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AM Update: Texas Primaries Finally Arrive, Fatal SMU Standoff, County Commissioners Meet

Photo by KUT News

Polls Open for 2012 Texas Primaries

After being pushed back repeatedly, the Texas primary elections are here.

Voters in the Republican and Democratic primaries will nominate candidates for offices ranging from the President and U.S. Senate to county positions like District Attorney and Tax Assessor-Collector.  You can view the parties’ sample ballots online.

Polls opened at 7 a.m., and although early voting numbers have been low, Texas Secretary of State Hope Andrade is hoping for a higher election day turnout.

Closer to home, Travis County Clerk Dana DeBeauvoir has several tips for voters:

1.  Before heading to the polls. Review your voter registration certificate. In addition to the precinct number, the 2012 yellow VR card lists the current district for congress/senate/house/county commissioner and JP/constable.  Double-check your precinct and polling place. Many voters have a new precinct in 2012! More than 168,000 households have polling places that have changed – most due to redistricting. Click here to find your precinct. Vote in the precinct where you are registered. Voters MUST vote at the designated polling place for their registered address.  2.  At the Polls. Bring ID. A voter registration certificate, state issued driver’s license or identification card or other documents that can establish the voter’s identity and address are acceptable. (Photo ID requirements are NOT in effect.) Affirm your party preference. Voters who choose to participate in a Primary election will be asked their party preference in order to assign the correct ballot.  Review ballot summary before casting ballot. Each voter sees a ballot summary listing all selected candidates. Carefully review your choices before pressing the CAST BALLOT button. If you have questions – ask a poll worker for help.

Polls close at 7 p.m. Further questions? You can visit the County Clerk’s elections website, or call 512-238-VOTE (238-8683).

SMU Standoff Ends With Fatal Fall

A tense incident in Dallas came to a tragic end overnight, as a man holed up in a construction crane 100-feet above the Southern Methodist University campus fell to his death.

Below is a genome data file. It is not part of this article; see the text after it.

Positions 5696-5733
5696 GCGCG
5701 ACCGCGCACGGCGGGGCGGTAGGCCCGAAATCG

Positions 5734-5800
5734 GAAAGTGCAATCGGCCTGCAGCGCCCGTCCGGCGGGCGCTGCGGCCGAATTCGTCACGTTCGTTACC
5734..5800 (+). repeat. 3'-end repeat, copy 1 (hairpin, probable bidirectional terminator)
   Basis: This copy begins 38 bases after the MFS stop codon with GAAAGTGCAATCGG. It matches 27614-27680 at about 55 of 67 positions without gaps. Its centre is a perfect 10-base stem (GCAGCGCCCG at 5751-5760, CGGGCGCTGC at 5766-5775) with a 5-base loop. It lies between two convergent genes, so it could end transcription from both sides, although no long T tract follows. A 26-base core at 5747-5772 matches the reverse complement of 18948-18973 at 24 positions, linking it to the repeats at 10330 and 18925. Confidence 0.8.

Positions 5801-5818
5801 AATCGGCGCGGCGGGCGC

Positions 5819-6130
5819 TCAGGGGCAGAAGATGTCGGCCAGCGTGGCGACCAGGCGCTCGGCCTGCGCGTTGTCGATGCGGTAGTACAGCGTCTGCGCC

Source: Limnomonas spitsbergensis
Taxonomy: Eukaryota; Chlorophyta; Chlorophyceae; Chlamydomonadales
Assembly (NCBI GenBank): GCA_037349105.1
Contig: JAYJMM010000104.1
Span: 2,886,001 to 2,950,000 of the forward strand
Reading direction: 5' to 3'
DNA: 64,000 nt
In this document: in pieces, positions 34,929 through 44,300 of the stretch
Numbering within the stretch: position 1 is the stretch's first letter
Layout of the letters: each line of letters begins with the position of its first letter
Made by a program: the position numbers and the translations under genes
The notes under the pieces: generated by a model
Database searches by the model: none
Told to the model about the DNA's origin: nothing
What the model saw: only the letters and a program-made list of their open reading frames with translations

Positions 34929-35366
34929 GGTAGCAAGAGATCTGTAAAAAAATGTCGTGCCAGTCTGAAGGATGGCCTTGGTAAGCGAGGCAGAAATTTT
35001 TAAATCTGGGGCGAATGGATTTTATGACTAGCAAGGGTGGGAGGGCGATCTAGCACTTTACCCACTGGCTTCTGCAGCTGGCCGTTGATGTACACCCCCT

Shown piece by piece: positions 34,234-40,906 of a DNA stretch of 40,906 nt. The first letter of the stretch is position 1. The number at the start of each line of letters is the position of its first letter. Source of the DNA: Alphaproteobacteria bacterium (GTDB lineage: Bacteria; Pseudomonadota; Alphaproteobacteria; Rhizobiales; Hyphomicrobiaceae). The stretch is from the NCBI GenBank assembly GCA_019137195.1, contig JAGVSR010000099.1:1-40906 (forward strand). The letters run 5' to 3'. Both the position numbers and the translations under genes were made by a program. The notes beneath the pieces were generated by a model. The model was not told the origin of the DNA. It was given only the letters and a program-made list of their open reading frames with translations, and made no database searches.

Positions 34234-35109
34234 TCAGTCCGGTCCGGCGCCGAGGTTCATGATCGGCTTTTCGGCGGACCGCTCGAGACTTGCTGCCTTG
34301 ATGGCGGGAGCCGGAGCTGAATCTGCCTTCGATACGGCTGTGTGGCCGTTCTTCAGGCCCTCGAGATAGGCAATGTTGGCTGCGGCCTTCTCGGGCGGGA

CBS News and Dallas affiliate KTVT report that the man, possibly a suspect in a campus-area carjacking Monday morning, climbed up the crane that afternoon. Communicating through a radio in the crane’s control booth, the man claimed to have a gun, and said he would resist any attempts by police to remove him.

The situation came to a head early this morning, CBS reports:

The situation got more dramatic around 2 a.m., after police tried to climb up the crane, when the suspect was seen climbing out of the cab. He appeared to be trying to change his position when he slipped and fell to the ground.

Police report no gun has been found since.

Travis County Commissioners Talk F1, Incentives

The Travis County Commissioners Court convenes today.

Among the items on tap: Possible action on the county’s outdoor burn ban, which hasn’t been in effect since February; issues relating to the Circuit of the Americas Formula 1 track, including road improvements, safety and traffic management; and a private discussion item covering economic development negotiations.

That last topic isn’t going anywhere: the Austin American-Statesman reports that, in light of protracted negotiations with Apple, the county is revisiting its incentives policy, capping tax refunds at 80 percent provided certain requirements are met:  

Commissioners are considering a proposal drawn up by staffers and a few commissioners that would require a company to hire or train economically disadvantaged people to reach the maximum discount of 80 percent. The commissioners are expected to approve a new draft of rules June 12 in advance of a public hearing June 26.

The commissioners court meets in the Travis County Administration Building, 314 West 11th St., 9 a.m.

Wells has been a part of KUT News since 2012, when he was hired as the station's first online reporter. He's currently the social media host and producer for Texas Standard, KUT's flagship news program. In between those gigs, he served as online editor for KUT, covering news in Austin, Central Texas and beyond.
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